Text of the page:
HARRY MITSUO KIYOOKA – Artist. Educator. Activist.

HARRY MITSUO KIYOOKA – Artist. Educator. Activist.

February 1, 2024 – April 27, 2024

Exhibition Details

HARRY MITSUO KIYOOKA – Artist. Educator. Activist. (1928 – 2022)

Painter, printmaker, instructor and community builder, Harry Mitsuo Kiyooka straddled the last hundred years in a way that few other artists have. Born in Calgary in 1928, a place he would call home for 94 years, Kiyooka served as an important link between an earlier generation of Alberta artists – some in fact his instructors – and the thriving artistic place Calgary has become.

For a son of Japanese immigrants, poverty and prejudice was part of his family’s story during the volatile 1930s.  With the Second World War came the termination of his father’s work as a hotel bellhop. Next came an arduous attempt at farming north of Edmonton in the small community of Opal, where five other Japanese Canadian families lived and farmed.

None of this held Harry back, as he became educated as no one could have possibly imagined at the time for a Canadian-born artist. By the end of the 1950s, he held four degrees in art and education including two Masters from American universities as no such programs were yet available in Canada. This background served him well as an instructor at the University of Calgary from 1961 to 1988 when he retired as Professor Emeritus of Art.

An arts activist who once famously comparing Calgary to “a city without eyes,” Harry Kiyooka then spent several decades trying to establish a public contemporary art gallery for the city. He founded the Calgary Contemporary Arts Society in 1981 and through that, saw the opening of the Triangle Gallery of Visual Art in 1988. Eventually, that organization merged with the Art Gallery of Calgary to form Contemporary Calgary which operates today out of the former city planetarium. Kiyooka’s legacy continues in rural Springbank, just west of Calgary, where a 20-acre parcel of land that served as a home and studios is also now the Kiyooka Ohe Arts Centre or KOAC (est. 2007) with a growing sculpture park and artist residencies. “Harry has always had a sense of responsibility to art,” wrote biographer Karin Olafson about an aspect of the artist’s life which continued long into his old age.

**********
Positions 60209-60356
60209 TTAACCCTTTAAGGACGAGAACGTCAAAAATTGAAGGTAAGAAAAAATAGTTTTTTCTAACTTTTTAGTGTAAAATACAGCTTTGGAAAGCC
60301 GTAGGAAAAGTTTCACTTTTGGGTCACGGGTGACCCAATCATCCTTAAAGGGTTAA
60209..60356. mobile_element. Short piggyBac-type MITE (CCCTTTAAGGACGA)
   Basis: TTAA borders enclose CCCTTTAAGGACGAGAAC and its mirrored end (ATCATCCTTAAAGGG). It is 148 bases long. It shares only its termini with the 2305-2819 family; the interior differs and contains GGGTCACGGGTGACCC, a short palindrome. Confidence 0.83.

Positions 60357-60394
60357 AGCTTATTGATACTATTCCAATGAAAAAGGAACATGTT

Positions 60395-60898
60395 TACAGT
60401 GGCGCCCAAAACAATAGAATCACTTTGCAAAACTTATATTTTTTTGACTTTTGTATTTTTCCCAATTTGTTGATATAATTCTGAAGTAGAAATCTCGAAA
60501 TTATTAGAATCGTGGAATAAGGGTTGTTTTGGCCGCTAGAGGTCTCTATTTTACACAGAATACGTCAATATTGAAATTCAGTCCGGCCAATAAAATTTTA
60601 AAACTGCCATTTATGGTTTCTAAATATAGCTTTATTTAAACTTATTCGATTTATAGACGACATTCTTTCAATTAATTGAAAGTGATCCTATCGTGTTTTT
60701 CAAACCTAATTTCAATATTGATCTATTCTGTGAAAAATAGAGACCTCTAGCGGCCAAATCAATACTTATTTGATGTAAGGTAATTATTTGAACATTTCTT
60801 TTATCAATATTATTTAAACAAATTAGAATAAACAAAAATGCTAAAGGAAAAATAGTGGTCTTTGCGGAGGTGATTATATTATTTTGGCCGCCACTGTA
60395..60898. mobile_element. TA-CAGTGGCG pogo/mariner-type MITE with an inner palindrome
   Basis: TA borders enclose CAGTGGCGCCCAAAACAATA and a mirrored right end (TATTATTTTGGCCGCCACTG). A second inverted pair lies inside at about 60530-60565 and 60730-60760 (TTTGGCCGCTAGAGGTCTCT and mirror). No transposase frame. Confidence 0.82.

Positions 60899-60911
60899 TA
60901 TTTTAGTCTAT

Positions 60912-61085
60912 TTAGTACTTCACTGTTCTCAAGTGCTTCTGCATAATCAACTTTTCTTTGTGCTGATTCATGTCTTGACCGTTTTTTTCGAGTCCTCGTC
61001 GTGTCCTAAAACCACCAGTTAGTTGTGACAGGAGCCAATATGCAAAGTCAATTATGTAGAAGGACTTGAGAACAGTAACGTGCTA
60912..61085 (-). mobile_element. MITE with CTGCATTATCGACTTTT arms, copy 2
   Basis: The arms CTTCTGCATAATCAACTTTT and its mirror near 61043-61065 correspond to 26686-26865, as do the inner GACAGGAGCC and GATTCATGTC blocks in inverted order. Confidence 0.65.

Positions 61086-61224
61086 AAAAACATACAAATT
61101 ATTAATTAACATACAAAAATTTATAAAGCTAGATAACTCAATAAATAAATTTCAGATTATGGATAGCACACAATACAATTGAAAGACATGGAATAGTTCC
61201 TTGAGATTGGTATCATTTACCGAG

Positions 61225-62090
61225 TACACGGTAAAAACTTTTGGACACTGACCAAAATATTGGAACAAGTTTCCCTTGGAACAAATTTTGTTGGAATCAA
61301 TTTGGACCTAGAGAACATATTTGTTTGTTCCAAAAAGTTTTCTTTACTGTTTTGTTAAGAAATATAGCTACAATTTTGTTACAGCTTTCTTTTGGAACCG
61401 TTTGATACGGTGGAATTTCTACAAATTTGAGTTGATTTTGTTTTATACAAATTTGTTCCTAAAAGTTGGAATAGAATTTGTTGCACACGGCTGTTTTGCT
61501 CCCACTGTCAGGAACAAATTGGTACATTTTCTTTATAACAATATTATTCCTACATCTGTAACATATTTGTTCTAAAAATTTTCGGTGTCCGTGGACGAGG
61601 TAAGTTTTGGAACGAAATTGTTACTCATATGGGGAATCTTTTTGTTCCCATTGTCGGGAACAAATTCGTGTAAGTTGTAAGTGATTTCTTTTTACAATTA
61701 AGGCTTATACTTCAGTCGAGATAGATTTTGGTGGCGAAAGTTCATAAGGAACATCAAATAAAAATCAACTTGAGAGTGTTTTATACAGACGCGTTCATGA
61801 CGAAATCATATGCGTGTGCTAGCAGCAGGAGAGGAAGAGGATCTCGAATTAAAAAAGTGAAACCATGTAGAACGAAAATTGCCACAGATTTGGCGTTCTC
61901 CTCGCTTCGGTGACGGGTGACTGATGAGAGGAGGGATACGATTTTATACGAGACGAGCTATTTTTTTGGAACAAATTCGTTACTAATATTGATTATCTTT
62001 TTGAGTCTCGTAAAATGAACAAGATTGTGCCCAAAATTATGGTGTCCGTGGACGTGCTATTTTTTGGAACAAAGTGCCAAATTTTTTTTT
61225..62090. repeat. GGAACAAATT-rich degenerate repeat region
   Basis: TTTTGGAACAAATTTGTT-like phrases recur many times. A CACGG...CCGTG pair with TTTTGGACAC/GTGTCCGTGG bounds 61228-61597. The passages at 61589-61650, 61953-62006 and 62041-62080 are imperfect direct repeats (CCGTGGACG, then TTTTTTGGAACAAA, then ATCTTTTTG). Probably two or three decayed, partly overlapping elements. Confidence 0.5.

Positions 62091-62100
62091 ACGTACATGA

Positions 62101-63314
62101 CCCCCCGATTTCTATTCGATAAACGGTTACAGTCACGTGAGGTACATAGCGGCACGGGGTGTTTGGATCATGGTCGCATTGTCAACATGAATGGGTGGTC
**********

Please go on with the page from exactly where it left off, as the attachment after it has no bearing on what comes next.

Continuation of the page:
Kiyooka’s hard-edge abstract period is his best known nationally and is a major feature of this retrospective. Nearly 70 years of art are celebrated and will cover other lesser-known subjects such as his portraiture, earlier work and his life-long preoccupation with Italy and especially La Serenissima: Venice.

Lenders to “Harry Kiyooka: Artist. Educator. Activist.” include Nickle Galleries, Alberta Foundation for the Arts, HerringerKiss Gallery and the Harry Kiyooka estate – whose holdings number nearly 400 artworks by the artist.

In reflecting on Harry’s contribution, niece Fumiko Kiyooka observed that as a Japanese Canadian artist of his generation, he had “that kind of ambition because of everything they went through.”

Curated by Mary Beth Laviolette

Mary-Beth Laviolette is an independent curator and writer with a visual art practice spanning forty years. She is the author of An Alberta Art Chronicle and A Delicate Art: Artists, Wildflowers, and Native Plants of the West. She has curated exhibitions for Nickle Galleries, Art Gallery of Alberta, Glenbow Museum, the Whyte Museum, and more. Mary-Beth is the recipient of many awards, including the Alberta Centennial Medal and Artist in the Spotlight.

Harry Kiyooka, Black Quiet, Oil on canvas, 1963. Image courtesy Herringer Kiss Gallery.


Harry Kiyooka, Self Portrait, 2019. Collection of the Alberta Foundation for the Arts.


Harry Kiyooka, Aegean, 1978. Courtesy Herringer Kiss Gallery.